25. The study by the Heritage Foundation and the American Enterprise Institute represents a tragic misunderstanding in the general public regarding the role of educators. Many people, as Secretary Duncan mentions, believe that teachers simply babysit children for 6.5 hours a day for nine months a year. This belief is unfortunate, as many teachers spend significantly more time working on preparing lesson plans, grading papers, working with students after school, assisting with before or after school extracurricular programs, and serving as mentors for their students. Additionally, over the summer, many teachers can be found working long hours preparing for the upcoming year and innovating as much of their curriculum as possible.

    Secretary Duncan hits the nail on the head when he states that we need to work to gather the highest quality teachers we can in every classroom in America. In Finland, consistently one of the countries ranked first in education, teaching jobs are highly sought after and admission into teacher education programs there can be as competitive as admission into American medical school programs.

    I fully support all initiatives to elevate the teaching profession and increase compensation of teachers to encourage more highly intelligent individuals to enter education.

  26. My mother is a retired school teacher, living well on her pension. She happened to be a very good teacher, whose students loved her and to whom other teachers turned for information and guidance. She will celebrate her 80th birthday this year. Growing up as her daughter, our family could afford many nice things. Watching her now as she ages, it is good to know that she is financially secure. Do I think she was under paid? No. Over paid? Absolutely not. Do I think there are some teachers who are over paid because they are not very good? Yes — but I think they should also be encouraged to find new professions.

  27. The fact that the U.S. Secretary of Education has to post this blog as a response to this type of study is remarkable. Until three or four years ago, the national narrative around teaching was that it was an underpaid, yet noble profession. Now, Secretary Duncan has to defend “overpaid” teachers? Like Secretary Duncan, we do need to use compensation more effectively than we have in the past to ensure that great teachers will enter and remain in the profession which includes addressing future pensions and the single salary schedule. However, the fundamental sticking point in this argument comes down to whether or not a person believes that funding for education is an expense or an investment. I believe we need to invest well, and I appreciate the fact that Secretary Duncan agrees.

  28. “……teachers should be paid a lot more, with starting salaries of $60,000 and potential earnings of $150,000″

    Really?

    ‘…. millions of Americans search for work, and millions more scrape by to make ends meet”

    Real.

    It’s simple Arne. You could pay teachers a million dollars and it WILL NOT create jobs or better paying jobs. The boss (taxpayers) are suffering so their employees (teachers) need to suffer. The salaries MY community pays OUR teachers should not be your concern. I’d be more concerned with the trillion dollar student loan nightmare that the DOE runs.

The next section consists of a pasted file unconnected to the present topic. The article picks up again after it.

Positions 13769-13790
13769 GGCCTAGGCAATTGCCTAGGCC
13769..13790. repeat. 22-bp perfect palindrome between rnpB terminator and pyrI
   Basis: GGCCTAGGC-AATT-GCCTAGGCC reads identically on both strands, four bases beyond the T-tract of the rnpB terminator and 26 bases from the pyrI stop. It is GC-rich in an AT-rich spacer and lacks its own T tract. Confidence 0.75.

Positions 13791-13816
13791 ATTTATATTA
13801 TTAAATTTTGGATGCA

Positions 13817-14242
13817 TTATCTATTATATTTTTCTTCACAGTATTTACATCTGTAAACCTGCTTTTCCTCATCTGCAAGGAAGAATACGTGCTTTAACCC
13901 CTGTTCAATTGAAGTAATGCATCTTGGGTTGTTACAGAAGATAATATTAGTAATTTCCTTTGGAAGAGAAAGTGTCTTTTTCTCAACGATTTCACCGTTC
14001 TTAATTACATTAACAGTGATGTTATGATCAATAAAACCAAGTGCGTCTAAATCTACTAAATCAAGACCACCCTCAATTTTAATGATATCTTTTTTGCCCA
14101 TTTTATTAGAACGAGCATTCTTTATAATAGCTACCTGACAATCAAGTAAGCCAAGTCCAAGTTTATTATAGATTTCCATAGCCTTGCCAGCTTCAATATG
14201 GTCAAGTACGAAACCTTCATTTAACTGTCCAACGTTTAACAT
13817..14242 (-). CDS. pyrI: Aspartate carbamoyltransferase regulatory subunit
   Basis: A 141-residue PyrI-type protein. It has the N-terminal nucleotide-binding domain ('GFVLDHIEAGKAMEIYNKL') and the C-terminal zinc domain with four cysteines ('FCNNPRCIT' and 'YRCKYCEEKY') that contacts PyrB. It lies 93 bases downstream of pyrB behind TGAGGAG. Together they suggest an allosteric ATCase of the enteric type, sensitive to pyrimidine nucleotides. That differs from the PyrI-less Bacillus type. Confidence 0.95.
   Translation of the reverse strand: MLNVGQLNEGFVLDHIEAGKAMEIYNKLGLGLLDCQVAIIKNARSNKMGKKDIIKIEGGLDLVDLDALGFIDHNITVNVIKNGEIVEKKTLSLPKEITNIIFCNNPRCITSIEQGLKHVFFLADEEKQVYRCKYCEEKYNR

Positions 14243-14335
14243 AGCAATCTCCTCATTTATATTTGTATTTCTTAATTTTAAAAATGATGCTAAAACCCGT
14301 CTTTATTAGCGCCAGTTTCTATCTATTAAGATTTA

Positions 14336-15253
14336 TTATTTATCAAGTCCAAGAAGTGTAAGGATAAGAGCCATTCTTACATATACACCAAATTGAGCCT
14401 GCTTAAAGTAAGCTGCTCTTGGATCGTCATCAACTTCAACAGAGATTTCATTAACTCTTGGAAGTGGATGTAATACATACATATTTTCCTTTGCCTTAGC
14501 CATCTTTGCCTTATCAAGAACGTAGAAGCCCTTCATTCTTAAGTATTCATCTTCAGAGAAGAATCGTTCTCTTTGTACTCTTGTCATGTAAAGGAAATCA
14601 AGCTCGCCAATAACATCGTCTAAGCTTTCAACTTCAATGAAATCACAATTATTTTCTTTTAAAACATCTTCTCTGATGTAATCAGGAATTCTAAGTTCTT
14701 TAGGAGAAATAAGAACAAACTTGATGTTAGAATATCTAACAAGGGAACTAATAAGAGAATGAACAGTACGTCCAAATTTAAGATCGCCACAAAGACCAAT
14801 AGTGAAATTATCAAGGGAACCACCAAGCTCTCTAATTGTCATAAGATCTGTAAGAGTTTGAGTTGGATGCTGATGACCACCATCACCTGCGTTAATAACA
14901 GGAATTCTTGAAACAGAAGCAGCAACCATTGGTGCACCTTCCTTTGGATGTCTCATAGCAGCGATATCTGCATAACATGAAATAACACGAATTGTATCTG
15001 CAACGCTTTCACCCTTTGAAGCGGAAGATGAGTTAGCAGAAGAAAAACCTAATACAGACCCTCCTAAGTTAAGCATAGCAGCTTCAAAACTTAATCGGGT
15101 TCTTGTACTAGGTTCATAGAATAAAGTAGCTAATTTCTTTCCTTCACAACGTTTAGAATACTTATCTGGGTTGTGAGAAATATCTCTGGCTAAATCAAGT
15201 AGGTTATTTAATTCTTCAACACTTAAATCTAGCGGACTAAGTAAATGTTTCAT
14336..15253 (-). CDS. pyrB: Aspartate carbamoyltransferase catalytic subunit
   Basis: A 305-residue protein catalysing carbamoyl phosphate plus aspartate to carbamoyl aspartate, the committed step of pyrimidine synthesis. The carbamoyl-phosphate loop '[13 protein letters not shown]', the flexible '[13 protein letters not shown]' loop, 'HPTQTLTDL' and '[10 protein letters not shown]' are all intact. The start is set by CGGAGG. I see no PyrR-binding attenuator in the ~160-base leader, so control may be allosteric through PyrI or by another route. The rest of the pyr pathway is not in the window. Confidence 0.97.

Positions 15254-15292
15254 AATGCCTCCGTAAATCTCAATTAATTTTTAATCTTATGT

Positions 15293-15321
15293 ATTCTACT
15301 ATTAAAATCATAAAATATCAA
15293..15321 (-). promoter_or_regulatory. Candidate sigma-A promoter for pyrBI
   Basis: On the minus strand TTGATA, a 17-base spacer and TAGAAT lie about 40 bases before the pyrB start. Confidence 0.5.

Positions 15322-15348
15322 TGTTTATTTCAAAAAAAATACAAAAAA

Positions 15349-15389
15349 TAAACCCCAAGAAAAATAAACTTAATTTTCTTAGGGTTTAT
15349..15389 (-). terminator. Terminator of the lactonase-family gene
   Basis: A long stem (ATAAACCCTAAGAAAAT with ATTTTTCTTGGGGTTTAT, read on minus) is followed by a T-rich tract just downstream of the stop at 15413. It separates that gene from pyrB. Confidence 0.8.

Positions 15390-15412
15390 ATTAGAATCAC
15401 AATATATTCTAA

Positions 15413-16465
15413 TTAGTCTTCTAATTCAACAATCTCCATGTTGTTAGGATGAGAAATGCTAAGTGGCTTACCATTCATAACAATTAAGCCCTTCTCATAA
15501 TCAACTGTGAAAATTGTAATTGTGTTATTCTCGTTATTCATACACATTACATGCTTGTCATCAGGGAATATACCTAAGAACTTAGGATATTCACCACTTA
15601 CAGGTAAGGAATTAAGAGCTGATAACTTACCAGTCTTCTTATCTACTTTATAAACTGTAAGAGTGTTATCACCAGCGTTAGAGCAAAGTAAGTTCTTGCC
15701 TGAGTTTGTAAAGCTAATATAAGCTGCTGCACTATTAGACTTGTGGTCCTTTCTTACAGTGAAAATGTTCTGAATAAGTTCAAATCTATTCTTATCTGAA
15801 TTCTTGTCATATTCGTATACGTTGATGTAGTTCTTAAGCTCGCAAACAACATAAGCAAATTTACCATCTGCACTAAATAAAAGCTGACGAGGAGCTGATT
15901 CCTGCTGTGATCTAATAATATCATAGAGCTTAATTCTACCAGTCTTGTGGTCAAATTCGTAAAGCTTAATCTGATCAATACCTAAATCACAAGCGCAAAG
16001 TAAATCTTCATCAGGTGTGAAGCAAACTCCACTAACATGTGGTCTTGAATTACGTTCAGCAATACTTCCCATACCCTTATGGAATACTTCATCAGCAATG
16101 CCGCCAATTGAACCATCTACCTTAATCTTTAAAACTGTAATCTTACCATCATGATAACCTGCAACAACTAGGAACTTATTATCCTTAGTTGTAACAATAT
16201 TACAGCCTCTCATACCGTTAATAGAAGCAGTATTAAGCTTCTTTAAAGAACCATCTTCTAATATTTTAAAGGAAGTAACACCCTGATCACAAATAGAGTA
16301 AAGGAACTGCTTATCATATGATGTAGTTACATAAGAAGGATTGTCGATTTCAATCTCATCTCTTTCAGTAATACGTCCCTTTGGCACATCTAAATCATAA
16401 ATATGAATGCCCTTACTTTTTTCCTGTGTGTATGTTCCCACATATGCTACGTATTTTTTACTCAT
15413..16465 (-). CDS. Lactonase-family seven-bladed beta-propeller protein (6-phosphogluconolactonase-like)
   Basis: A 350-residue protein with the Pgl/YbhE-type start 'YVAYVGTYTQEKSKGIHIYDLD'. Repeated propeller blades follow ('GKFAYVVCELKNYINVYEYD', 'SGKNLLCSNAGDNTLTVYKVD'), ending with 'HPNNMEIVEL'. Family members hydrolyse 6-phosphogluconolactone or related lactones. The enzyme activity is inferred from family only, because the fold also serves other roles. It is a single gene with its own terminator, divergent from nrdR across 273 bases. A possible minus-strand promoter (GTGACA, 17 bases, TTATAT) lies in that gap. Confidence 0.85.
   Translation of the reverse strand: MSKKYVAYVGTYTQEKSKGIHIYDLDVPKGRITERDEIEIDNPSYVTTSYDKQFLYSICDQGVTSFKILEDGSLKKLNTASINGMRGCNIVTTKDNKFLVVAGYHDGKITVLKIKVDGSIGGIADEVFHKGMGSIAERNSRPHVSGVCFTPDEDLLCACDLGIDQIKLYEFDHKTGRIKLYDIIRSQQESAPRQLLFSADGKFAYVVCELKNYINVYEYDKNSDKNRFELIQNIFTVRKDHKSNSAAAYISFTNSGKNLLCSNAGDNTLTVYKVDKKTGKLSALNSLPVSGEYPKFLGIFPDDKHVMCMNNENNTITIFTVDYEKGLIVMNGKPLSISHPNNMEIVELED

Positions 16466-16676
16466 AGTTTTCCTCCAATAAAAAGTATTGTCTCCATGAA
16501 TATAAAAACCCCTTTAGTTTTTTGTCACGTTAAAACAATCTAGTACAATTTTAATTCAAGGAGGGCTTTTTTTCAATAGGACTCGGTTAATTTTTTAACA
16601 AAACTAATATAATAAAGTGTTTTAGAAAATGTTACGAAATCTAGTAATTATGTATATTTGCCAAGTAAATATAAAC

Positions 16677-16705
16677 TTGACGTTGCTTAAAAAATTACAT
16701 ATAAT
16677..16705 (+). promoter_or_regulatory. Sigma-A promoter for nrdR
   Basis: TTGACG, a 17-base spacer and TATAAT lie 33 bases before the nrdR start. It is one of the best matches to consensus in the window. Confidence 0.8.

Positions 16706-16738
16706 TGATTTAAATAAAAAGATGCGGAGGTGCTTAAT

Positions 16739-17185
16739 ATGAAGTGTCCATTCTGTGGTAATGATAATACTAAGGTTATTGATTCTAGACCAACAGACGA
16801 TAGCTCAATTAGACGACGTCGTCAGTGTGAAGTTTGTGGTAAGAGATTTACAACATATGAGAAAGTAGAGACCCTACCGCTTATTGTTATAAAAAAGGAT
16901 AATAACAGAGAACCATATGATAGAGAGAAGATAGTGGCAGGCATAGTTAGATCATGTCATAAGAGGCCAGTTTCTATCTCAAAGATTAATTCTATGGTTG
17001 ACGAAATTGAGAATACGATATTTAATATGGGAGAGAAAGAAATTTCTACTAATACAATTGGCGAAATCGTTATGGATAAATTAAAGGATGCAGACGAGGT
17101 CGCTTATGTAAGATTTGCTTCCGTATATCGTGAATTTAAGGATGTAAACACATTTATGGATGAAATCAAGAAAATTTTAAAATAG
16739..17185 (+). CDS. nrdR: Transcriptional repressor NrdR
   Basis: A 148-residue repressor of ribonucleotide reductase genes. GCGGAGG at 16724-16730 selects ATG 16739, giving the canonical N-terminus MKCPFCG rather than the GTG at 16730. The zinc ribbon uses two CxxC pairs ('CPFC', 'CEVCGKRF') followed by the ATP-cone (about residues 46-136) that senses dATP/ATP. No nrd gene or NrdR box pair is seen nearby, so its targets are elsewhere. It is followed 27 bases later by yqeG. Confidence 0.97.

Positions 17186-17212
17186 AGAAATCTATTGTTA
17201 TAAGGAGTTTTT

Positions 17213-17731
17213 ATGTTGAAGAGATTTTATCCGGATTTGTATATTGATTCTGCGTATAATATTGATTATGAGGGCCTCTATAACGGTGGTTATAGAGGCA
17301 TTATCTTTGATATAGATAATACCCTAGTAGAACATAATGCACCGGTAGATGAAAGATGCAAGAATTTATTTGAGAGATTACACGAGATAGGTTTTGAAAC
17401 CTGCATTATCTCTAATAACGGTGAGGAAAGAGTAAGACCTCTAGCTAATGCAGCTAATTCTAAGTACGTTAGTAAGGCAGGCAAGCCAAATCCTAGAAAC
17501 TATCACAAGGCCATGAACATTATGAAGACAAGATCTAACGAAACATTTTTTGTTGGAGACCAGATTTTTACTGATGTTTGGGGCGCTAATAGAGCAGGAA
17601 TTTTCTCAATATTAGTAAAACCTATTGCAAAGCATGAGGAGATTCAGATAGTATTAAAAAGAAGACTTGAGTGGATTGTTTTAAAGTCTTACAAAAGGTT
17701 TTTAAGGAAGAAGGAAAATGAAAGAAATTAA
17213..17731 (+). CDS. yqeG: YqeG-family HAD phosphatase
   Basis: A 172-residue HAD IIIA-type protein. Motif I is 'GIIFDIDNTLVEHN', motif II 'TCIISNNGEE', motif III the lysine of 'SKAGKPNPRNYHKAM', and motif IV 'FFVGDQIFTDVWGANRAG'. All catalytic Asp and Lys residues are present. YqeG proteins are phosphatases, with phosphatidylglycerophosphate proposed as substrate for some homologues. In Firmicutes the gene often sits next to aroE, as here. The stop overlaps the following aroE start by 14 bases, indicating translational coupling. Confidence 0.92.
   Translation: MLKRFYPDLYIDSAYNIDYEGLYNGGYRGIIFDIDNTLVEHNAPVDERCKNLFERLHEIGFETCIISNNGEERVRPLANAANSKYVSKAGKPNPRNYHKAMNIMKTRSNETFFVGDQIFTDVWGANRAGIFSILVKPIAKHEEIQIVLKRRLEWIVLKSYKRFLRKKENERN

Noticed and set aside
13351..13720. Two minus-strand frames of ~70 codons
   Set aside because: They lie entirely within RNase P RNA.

“teacher salaries — starting around $35,000 and topping out at an average of $65,000″

    If they feel so cheated then go back to school and become a New York City lawyer.

    • Jimi,
      If all of the teachers decided to go back to school to pursue a law degree, there would no longer be teachers to help students prepare for college, business and the future.

    • “If they feel so cheated then go back to school and become a New York City lawyer.”

      It is that exact attitude that is so pervasive, and so ruinous to the teaching profession. If you are able to be a top-earning lawyer, then, for the love of all that is good, you have an obligation to be a teacher.

      If you are the best engineer in the world, you should be obligated to teach others. But, the simple fact is that people like Jimi rule this world.

      Why respect the teaching profession? They’re all just babysitters anyway.
      Why pay teachers what they deserve? They only work nine months a year.
      Why believe that change for the better won’t be possible until teachers are both respected, given freedom, and compensated properly? We all know they’re just idiots anyway – if they could do what they are teaching our children, they’d be out in the real world doing it. That’s why people go into education, isn’t it?

      Why not replace them with minimum wage employees? Why not just hire and fire them like we do Wal-Mart employees? They’re the same thing, teachers and grocery baggers, aren’t they?

      • Rob,

        By the tone and content of your comment to Arne Duncan’s message, it seems you had such hatred for educators which make me think you most have had a really bad experience in school, which doesn’t mean all teachers are bad. Also, you called them “idiots”???????? Let me remind you that education starts in the “crib and our first teachers are our parents. Perhaps you may want to reconsider and reflect about what you said and not insult your parents as well. And that we are grocery baggers??? ahhh, perhaps, we bag lots of clothes, toys, food for the needy students and we love doing it because we care and there is no shame on “bagging” for a good cause.

        • No, it is sarcasm. I understand that sarcasm doesn’t translate, but I hoped it would here. I was trying to say that we shouldn’t view teaching as a minimum wage, no skill profession. But, instead, we should view it as a highly skilled position to be respected.

          Sorry for the confusion.

    • And then what? We would have no educational system, which is a constitutional right in the United States, and therefore, no lawyers, no doctors, no engineers, no computer engineers, no nurses… you get my point, right?

      you do understand that the education system is the foundation of our economy, our society, and our freedom, right?